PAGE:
But the original sutta in which this chant is found doesn’t stop just there. It goes on to recommend that you remind yourself that these things don’t just apply to you, they apply to everybody, to all levels of being. No matter where you go — this lifetime, the next lifetime, whatever the realm, all beings that have been, all beings that will be, whether they’re living, whether they’re dying, whether they’re being reborn: These principles apply to all of them. And, as the Buddha said, when you think about that, it not only prevents you from doing unskillful things, but it gets you on the path. You finally realize that there’s no other escape from these principles of suffering and its cause. And the path has to be the same for everybody, so that the cessation would be the same for everybody. You are not an exception. No matter where you go, whether you would like to be reborn as a brahma, or to come back as a human being who’s maybe a little bit more wealthy — maybe a lot more wealthy, better looking, more powerful: You would still be subject to these same truths, no matter what.
That’s meant to give rise not just to restraint, but also to a sense of samvega,something that goes deeper: a realization that the way you’ve been living your life really is going nowhere. The way most people live their lives goes nowhere. The only “somewhere” you can go is out. Even that’s not a place, but still it’s a direction. Otherwise life has no direction at all. It just wanders around, looking at this for a while, looking at that for a while — like the map charting the way a dog wanders around the neighborhood, sniffing at this, sniffing at that, wandering over here, rolling in this, rolling in that. It really goes nowhere in particular at all.
But if you accept that these truths are universal, then the Buddha’s ready to show you the universal way out. He doesn’t teach just good or bad karma, or skillful or unskillful karma. He says that there are gradations of skillful karma. In particular, there’s the plain old skillful karma that keeps you in the cycle, and then there’s the karma that puts an end to karma, that gets you out of the cycle. That’s the path — the path that cuts through the ignorance, the path that cuts through the craving that causes suffering. That’s the way out.
So it’s up to us to decide whether we still want to dabble around, to roll around in a few dead squirrels, or whether we’ve had enough and want out. If we want out, then the path is all laid out, from right view on through right concentration, which means that you try to endow your concentration with all the factors of the path. Virtue, concentration, discernment: All these things should come together in your practice.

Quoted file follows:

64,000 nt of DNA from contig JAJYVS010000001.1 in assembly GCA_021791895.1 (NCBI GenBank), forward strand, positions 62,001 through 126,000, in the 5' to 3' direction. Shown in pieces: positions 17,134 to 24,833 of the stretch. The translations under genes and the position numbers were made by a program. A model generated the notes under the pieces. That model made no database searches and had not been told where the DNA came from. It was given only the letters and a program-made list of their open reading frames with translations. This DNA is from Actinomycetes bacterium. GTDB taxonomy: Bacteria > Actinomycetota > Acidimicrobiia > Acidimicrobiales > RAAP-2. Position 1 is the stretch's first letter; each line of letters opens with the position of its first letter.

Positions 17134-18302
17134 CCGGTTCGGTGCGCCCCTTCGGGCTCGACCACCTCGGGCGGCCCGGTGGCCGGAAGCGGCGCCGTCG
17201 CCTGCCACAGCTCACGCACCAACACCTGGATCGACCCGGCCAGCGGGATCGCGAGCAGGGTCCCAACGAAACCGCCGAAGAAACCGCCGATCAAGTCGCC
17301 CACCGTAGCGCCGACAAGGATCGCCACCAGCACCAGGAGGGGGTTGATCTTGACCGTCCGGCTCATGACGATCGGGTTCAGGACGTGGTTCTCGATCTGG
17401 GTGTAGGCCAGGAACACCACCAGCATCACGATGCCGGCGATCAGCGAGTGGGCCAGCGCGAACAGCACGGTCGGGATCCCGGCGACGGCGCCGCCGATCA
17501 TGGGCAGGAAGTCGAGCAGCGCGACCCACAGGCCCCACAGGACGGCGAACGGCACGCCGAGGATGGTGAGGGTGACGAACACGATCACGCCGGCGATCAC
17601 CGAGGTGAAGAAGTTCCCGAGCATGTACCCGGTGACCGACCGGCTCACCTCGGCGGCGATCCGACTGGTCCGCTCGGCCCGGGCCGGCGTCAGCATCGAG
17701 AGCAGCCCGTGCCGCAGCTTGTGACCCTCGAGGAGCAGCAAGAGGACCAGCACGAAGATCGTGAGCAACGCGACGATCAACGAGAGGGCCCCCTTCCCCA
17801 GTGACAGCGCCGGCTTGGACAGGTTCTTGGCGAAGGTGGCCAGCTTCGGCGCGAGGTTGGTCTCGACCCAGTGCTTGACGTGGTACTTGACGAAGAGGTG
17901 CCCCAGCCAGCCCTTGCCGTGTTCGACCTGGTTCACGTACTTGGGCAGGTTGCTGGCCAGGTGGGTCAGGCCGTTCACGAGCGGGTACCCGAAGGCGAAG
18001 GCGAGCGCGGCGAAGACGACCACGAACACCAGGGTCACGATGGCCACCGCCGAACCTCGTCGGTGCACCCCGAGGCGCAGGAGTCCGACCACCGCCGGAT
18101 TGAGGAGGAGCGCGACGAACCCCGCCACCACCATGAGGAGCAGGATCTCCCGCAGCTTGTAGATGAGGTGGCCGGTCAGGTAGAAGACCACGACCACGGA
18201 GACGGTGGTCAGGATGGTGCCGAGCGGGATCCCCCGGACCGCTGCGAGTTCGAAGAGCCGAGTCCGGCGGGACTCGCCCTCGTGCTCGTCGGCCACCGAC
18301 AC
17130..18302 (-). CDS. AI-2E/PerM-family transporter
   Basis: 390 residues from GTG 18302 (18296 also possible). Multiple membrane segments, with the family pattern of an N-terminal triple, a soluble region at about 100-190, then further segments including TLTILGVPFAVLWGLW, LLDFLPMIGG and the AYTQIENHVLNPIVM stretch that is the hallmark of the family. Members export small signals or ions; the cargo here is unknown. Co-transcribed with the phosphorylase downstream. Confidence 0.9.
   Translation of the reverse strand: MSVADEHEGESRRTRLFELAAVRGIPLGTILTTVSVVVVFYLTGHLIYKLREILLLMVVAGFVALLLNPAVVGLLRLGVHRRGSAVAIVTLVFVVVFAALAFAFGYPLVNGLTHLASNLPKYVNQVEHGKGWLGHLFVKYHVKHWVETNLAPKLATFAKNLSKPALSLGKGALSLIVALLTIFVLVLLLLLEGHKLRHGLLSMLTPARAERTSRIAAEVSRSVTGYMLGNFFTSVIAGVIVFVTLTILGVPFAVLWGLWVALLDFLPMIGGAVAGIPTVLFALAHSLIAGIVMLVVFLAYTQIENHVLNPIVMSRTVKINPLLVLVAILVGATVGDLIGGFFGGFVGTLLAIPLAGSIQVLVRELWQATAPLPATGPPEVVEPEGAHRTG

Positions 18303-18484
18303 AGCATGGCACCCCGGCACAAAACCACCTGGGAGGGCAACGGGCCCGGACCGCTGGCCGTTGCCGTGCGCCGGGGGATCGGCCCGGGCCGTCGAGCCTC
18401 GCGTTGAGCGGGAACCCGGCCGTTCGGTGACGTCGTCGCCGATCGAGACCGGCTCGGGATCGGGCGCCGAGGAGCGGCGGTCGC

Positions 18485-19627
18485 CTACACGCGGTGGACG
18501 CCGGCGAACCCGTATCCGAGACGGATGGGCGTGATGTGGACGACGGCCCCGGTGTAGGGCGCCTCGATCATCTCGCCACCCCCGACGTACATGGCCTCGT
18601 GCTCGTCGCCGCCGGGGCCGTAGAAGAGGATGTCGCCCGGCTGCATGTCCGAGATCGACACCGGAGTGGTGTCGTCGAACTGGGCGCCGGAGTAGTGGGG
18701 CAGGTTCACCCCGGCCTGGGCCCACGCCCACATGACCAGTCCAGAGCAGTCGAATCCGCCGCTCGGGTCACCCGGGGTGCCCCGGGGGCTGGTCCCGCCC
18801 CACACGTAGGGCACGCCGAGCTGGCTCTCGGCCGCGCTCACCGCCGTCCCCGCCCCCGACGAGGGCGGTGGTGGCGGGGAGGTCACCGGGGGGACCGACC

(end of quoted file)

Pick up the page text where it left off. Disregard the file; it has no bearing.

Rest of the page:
So as you focus on the breath, try to do it in a virtuous way. In other words, do it with restraint. Remind yourself, you can’t go wandering off, dabbling in this, dabbling in that. You’ve really got to be true to the theme of your concentration. And your concentration should be discerning: Which ways of focusing on the breath make the mind uncomfortable? Which make the breath uncomfortable? Which ways of focusing, which ways of thinking about the breath, which ways of labeling and understanding the breath help make it more comfortable, easier to stay here so that it does become your home? — so that no matter where you go, you have this home inside, this nourishment on the path. That’s how your discernment works. You want to bring all of these qualities together. If you leave any of them out, then the path is incomplete. When it’s not complete, it can’t do its work.
So you give it all of your mind. The word for “mind” in Pali — citta — also means the quality of really being intent on what you are doing. And citta in this second sense is one of the elements of right effort, one of the bases for success. So give this practice your whole mind, your whole heart, your full intent, so that the results will be full and complete as well.